Urban gardeners delving into the world of edible plants typically start with one essential group – herbs. Not only are they relatively easy to grow indoors, but herbs also provide a range of uses in the kitchen, making them ideal starter plants. They also come with a long list of benefits for both physical and mental health. 

Unfortunately, this beginner-friendly gardening label has caused many new gardeners to kill one (or many) herb plants, often within a few days, wondering where it all went wrong. If you find yourself nodding at the notion and thinking ‘that’s me’, don’t consider yourself a black thumb just yet. While herbs can be grown indoors, they require very specific conditions to grow well – conditions far from the typical indoor plants you may know. Getting these conditions right will keep you growing and harvesting a range of herbs year-round without fear of being labelled a plant killer. 

The Right Light

Sunlight indoors can be tricky, especially in kitchens. While you may consider your kitchen bright and airy, even a spot a few steps away from a window can be too dark for plants to grow effectively. When it comes to herbs that are typically grown in full sunlight, you’re facing an uphill battle growing indoors from the start. Direct sunlight is essential for herbs to thrive. They need at least six hours of it indoors, as the quality of sunlight is not as strong as it is outdoors. This is why herbs are considered the perfect windowsill plants, especially for north-facing windows. If you don’t have a sunny window in your kitchen, simply grow them in another part of your house that does, or invest in a grow light. It may not be as convenient as picking a sprig while you’re cooking, but it’s far better than having a dead herb, or no herbs at all.

The Right Temperature

Many popular herbs like rosemary, sage, and thyme originate from the hot, dry Mediterranean. Replicating these conditions will keep your plants growing vigorously, even indoors. In much of South Africa where temperatures remain high, particularly in summer, this shouldn’t be a problem. However, if you live in a region with icy autumn and winter temperatures, there are some extra steps to consider to keep your plant alive through the seasons. In excessively cold weather, move your herbs away from the windows at night and keep them in the warmest room in your house. Keep them away from cold draughts (or aircons in the summer), as this can have the same damaging effects. If they need a boost in winter, consider moving them outdoors into the sun during the day to soak up the heat.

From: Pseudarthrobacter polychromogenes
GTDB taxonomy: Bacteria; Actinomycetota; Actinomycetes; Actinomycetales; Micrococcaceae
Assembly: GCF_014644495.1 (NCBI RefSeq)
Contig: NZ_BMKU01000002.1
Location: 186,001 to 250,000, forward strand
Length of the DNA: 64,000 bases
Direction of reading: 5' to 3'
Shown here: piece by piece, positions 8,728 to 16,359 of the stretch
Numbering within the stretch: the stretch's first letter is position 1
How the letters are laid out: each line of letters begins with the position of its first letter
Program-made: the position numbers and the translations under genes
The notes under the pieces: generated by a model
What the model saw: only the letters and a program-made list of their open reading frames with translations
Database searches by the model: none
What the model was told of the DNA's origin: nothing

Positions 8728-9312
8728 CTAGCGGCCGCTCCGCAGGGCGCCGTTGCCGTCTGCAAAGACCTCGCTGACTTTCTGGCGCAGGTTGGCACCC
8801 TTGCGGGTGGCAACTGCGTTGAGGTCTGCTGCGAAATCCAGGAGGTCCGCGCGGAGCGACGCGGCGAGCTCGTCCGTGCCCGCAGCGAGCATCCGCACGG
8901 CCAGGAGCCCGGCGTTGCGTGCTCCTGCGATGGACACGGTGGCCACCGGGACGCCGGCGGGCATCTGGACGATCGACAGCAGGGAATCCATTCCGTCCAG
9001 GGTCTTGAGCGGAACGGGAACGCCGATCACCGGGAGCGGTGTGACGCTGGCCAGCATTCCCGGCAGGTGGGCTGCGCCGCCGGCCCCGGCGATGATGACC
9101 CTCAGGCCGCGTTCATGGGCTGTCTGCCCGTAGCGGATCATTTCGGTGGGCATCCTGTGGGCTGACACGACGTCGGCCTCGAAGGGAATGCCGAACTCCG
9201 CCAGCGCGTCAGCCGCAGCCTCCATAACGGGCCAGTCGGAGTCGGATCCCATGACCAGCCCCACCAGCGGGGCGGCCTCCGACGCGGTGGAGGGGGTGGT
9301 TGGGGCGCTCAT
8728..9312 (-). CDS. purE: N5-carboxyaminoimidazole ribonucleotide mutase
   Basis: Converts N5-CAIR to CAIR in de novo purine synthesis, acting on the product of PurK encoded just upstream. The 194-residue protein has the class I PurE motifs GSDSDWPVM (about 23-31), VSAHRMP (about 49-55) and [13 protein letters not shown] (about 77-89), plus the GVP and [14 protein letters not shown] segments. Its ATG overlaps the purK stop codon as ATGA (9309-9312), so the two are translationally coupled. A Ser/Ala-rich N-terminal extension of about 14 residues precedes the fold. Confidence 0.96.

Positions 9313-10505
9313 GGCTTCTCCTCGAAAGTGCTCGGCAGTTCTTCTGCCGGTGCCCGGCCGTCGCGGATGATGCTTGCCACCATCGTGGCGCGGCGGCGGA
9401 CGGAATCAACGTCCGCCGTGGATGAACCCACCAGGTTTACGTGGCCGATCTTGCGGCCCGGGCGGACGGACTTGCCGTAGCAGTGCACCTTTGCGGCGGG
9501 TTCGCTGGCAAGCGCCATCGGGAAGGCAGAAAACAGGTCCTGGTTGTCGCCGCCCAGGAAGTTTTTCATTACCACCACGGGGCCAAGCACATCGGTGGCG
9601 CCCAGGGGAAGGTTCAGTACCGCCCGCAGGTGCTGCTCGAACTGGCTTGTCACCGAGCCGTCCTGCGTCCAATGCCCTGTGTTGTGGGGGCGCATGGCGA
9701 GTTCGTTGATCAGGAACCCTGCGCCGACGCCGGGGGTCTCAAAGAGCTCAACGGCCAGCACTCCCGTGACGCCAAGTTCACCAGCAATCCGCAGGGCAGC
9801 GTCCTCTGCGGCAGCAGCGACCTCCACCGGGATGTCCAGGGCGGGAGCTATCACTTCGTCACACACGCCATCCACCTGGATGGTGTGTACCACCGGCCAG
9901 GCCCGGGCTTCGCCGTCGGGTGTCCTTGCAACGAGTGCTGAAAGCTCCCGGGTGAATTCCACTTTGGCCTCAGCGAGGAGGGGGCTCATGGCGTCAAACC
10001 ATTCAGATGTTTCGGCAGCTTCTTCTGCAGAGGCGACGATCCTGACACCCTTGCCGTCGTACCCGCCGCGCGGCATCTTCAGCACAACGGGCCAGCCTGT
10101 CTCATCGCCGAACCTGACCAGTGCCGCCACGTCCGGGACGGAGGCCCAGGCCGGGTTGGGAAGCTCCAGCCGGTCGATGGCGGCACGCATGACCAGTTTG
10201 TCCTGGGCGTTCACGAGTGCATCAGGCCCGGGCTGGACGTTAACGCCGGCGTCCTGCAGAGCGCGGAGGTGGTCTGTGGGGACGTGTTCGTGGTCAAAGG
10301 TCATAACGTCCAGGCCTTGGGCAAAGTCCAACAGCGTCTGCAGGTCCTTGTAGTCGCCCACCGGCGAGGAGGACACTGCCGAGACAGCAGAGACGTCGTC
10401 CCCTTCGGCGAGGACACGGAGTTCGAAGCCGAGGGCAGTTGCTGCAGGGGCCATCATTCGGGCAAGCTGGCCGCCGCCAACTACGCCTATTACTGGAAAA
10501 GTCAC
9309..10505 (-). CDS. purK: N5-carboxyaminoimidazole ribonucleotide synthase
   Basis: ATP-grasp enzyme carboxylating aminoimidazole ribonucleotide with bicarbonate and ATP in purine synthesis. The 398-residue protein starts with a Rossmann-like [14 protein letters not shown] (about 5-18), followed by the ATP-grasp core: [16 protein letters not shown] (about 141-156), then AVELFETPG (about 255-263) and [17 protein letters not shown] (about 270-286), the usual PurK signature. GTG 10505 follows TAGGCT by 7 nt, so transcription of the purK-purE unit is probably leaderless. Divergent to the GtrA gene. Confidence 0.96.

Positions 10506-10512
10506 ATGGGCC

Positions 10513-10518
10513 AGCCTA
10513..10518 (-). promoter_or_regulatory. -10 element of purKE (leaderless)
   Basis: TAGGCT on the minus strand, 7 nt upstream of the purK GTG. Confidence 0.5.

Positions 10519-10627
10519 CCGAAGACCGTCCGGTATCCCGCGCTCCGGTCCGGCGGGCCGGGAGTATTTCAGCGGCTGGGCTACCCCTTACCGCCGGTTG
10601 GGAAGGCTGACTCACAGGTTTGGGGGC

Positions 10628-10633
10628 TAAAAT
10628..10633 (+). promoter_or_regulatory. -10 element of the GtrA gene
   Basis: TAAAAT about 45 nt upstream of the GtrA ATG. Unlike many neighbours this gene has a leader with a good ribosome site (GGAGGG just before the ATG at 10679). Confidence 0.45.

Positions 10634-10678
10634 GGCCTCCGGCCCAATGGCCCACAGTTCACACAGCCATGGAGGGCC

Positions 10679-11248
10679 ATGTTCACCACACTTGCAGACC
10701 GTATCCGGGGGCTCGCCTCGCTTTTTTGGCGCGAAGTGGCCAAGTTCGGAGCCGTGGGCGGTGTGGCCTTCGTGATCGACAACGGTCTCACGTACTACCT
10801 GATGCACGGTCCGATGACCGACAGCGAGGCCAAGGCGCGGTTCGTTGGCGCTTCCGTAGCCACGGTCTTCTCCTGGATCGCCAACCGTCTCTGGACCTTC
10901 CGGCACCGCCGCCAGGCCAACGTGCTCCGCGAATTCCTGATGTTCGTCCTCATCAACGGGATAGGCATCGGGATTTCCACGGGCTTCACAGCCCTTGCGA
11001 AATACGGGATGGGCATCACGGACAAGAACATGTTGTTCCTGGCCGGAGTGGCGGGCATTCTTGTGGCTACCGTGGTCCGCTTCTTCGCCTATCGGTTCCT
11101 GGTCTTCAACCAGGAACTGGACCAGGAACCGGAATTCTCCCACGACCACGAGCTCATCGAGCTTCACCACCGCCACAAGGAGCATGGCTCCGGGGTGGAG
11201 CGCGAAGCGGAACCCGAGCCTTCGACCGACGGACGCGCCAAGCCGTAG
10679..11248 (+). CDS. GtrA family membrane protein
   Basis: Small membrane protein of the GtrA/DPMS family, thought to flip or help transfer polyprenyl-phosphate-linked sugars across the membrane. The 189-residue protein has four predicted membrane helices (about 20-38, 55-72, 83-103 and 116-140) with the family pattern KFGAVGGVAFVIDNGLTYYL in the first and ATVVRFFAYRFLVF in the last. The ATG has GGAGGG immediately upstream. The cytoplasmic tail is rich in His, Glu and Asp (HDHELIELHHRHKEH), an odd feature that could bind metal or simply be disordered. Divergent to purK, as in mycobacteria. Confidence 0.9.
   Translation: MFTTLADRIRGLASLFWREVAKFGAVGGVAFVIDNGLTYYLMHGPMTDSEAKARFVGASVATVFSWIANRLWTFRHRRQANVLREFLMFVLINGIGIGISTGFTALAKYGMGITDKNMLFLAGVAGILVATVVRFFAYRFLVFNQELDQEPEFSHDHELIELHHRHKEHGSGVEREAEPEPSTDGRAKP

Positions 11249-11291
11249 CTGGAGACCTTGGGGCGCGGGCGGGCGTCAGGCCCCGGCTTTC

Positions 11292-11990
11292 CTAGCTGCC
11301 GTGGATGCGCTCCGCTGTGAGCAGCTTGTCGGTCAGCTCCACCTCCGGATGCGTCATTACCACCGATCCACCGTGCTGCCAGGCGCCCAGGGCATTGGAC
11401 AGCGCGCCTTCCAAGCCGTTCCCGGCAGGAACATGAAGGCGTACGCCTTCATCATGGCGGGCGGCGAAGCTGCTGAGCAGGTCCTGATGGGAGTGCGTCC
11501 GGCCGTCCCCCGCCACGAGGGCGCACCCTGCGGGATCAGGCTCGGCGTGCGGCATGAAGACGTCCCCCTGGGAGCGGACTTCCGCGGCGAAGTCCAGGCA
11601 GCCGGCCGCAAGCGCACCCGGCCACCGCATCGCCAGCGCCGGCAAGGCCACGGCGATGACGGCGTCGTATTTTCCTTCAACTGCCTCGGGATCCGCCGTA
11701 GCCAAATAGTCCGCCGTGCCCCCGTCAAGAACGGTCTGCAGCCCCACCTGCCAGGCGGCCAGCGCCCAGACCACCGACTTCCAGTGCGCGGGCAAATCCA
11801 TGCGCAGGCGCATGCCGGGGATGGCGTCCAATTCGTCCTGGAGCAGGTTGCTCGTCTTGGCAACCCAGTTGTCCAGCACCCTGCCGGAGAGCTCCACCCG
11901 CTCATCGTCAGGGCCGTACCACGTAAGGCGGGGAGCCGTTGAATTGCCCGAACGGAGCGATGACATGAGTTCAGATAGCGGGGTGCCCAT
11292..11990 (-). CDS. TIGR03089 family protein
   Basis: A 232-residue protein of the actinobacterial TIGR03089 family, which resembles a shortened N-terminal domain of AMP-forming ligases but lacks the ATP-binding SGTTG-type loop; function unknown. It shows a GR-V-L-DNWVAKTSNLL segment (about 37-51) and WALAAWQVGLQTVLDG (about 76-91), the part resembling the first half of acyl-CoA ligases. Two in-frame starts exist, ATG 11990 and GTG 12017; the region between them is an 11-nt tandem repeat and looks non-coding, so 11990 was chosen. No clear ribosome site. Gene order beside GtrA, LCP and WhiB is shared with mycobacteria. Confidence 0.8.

The Right Watering

Indoor gardeners face two critical, plant killing problems – underwatering and overwatering. The same danger is present in indoor herb gardens, although some herbs may be more susceptible than others. For example, thin-leaved basil appreciates moist soil far more than the woody rosemary that can be left to dry out for a few days before another watering. Instead of watering on a schedule, check the soil with your finger and only water when the top layer is completely dry. This may change depending on your chosen herbs; mint, that prefers consistently moist soil, will need to be watered sooner. To stop your herbs sitting in water and succumbing to root rot, ensure your chosen pot or container has plenty of drainage. If using pot covers, always remove the herbs to water and only return them to the cover when all the excess water has drained.

The Right Herbs

With all these factors in mind, you may still struggle to get indoor herb growing right if you’ve chosen the wrong plants. Some herbs thrive when grown indoors, other lag behind. Mint and chives are the go-to for newbies or those with lower light conditions. With plenty of direct sun, rosemary, thyme and oregano will also grow well, albeit a bit slower than they would outdoors. Basil and coriander, needing tons of direct sun for strong, flavourful leaves, tend to die quickly indoors and are best kept on your patio in a full sun position. 

Quick Tips:

  • Don’t harvest too much of the plant at one time. As they grow slower indoors, your herbs will need time to bounce back. Never remove more than one third of the entire plant to keep it healthy. 
  • Herbs are best grown in separate pots to cater to their specific water and soil needs. Some with similar conditions, like rosemary and thyme, can live in the same pot, but others, like mint, should be kept on their own. 
  • Never use garden soil to plant herbs in pots. They need soil that is airy and well-draining – a mixture of potting soil, palm peat or coconut coir, and perlite is best.

Written by Madison Moulton


How to grow beetroot